A man is unable only in that sense that he is unwilling, but not in that he hasn’t the needed and necessary faculties. He is always free to choose contrary to his previous choice. If this were not true, neither falling from a state of perfection, nor recovering from a fallen state of sin, could be possible at all to anyone. Neither falling, nor converting, nor backsliding, would be or could be possible at all, if a man could not choose contrary to his previous choice, if the faculty of the will was not functional.

But a man is unable only in that he is unwilling, but not in that he is incapable in respect to his faculty. He is unable only because of his character, because of his choices, because of his will, not because of his constitutional faculties or natural capabilities. A man who willingly chooses sin cannot willingly choose righteousness while he is unwilling to choose righteousness, while he is willingly choosing sin. (Rom 8:5-8) And a man who willingly chooses righteousness cannot willingly choose sin, while he is unwilling to choose sin, while he is willingly choosing righteousness. (1John 3:8) But the faculty of the will is always free to choose, always maintaining the power of contrary choice. The faculty of the will can, at all times, either submit itself to the sensibilities, that is, to the lusts of the flesh (1John 2:16) or to the truth and instruction of God revealed to the intelligence by the Spirit of grace (Gal 5:16, Titus 2:11). The will is free because it always has these two opposite choices, to do what feels good for self or what is known as good for others.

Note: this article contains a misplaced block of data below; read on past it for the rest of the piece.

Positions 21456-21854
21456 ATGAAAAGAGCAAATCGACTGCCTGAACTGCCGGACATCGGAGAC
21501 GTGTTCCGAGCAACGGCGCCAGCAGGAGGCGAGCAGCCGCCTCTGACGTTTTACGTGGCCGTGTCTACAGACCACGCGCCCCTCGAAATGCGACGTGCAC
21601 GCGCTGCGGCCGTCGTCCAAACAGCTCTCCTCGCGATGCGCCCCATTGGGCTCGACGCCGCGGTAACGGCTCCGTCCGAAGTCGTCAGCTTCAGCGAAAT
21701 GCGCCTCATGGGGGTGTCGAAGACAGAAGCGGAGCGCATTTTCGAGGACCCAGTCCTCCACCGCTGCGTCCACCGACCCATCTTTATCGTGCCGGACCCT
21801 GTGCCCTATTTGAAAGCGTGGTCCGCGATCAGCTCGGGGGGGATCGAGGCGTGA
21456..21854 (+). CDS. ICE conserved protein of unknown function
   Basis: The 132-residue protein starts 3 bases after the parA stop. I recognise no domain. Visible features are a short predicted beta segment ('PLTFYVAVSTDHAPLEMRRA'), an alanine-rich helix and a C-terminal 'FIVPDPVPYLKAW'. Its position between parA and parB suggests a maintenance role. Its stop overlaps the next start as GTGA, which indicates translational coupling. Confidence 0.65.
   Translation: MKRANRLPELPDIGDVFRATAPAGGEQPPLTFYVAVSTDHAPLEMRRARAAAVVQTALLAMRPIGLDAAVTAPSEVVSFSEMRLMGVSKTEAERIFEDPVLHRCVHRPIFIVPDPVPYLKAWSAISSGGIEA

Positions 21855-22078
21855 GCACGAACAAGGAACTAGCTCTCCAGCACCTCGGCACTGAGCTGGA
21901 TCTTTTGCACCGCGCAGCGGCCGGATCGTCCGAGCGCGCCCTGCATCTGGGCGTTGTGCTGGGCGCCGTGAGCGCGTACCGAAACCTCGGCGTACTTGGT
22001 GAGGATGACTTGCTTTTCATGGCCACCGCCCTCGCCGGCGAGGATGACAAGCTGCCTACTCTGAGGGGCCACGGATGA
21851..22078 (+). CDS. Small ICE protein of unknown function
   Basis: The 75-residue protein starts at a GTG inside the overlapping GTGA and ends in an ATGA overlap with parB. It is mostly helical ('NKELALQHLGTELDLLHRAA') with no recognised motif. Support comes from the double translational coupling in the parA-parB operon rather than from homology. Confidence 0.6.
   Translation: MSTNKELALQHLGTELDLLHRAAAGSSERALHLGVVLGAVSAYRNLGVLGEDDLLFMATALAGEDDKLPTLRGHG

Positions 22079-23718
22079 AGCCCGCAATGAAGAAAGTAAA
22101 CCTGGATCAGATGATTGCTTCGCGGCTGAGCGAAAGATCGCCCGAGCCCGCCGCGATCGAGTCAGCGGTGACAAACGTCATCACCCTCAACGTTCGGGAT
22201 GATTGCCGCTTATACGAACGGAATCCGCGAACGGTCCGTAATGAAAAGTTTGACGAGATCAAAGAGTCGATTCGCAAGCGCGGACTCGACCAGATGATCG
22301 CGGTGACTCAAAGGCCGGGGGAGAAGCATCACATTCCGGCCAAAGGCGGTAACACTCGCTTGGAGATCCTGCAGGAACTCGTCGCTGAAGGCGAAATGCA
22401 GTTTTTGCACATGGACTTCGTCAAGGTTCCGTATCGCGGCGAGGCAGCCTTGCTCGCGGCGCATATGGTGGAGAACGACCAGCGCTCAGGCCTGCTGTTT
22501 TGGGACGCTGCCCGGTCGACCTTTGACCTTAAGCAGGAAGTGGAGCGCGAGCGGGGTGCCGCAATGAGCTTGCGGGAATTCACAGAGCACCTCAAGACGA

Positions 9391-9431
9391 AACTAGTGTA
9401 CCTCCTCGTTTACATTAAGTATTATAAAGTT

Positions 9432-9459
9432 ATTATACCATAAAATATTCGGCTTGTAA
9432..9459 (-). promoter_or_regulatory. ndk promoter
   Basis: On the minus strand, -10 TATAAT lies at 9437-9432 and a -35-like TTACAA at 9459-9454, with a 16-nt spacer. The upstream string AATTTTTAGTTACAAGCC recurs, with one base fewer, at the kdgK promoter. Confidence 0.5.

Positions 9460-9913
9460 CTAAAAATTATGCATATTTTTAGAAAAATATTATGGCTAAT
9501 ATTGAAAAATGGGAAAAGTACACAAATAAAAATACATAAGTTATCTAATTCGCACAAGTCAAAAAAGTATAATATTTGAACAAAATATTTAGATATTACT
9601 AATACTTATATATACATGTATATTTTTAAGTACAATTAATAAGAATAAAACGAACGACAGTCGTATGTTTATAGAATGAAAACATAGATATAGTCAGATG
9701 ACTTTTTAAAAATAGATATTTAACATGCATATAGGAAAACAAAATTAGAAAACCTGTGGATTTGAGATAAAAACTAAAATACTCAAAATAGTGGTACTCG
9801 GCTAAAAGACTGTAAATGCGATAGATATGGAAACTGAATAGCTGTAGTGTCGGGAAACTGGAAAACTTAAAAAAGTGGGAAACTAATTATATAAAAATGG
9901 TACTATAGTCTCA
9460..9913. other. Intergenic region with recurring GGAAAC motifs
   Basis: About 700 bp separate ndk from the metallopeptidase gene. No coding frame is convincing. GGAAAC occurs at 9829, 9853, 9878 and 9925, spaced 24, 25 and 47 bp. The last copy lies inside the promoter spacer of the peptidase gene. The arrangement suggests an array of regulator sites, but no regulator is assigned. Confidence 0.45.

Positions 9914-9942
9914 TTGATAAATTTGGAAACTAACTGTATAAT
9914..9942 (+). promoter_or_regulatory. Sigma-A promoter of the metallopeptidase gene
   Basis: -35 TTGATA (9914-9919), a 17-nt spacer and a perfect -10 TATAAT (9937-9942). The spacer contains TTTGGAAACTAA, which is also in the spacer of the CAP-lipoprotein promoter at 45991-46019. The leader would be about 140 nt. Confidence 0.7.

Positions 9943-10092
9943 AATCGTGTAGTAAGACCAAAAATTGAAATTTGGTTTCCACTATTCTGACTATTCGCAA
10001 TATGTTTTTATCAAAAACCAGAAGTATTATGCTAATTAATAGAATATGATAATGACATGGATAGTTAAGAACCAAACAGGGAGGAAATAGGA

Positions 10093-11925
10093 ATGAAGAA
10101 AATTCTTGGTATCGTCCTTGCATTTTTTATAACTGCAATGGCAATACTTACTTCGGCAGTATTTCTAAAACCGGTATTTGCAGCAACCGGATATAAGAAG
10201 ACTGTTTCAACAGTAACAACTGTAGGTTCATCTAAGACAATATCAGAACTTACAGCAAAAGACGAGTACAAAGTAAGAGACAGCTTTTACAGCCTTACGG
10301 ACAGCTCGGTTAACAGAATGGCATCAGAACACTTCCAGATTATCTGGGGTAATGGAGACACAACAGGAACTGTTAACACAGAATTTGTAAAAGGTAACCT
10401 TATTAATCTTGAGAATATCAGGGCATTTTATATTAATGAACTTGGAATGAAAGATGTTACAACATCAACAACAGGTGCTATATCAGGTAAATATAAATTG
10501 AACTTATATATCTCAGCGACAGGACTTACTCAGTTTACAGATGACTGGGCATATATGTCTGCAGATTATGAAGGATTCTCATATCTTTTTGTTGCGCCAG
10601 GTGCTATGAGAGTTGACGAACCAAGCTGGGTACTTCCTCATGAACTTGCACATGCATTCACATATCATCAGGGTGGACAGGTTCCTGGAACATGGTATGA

Since sin does not consist in the inability to choose good over evil, total moral depravity is not and could not be total inability or a crippled constitutional faculty. Total moral depravity simply could not exist without moral ability. Character is not capabilities or capacities. What is constitutional and what is ethical are completely separate in nature. A proper distinction between the two is vital to a biblically sound and accurate theological view of sin, sinners, God and His government.

[b]FREE MORAL AGENCY CONTINUED EVEN AFTER THE FALL OF ADAM AND EVE[/b]

The sin of Lucifer, Adam, Eve, and the rest of the world could not have occurred without freewill. Sin implies freewill not a “sinful nature” (sin is a choice, not a nature). Lucifer, Adam, Eve, all were created perfect by God and sinned without a sinful nature, because they had a freewill. And the entire world has followed their example, using their freewill in the same way. The universality of sin proves the universality of freewill, and the universality of temptation, but it does not prove the universality of a sinful nature or the universality of necessity. Where causation or necessity exists, neither sin nor temptation can exist.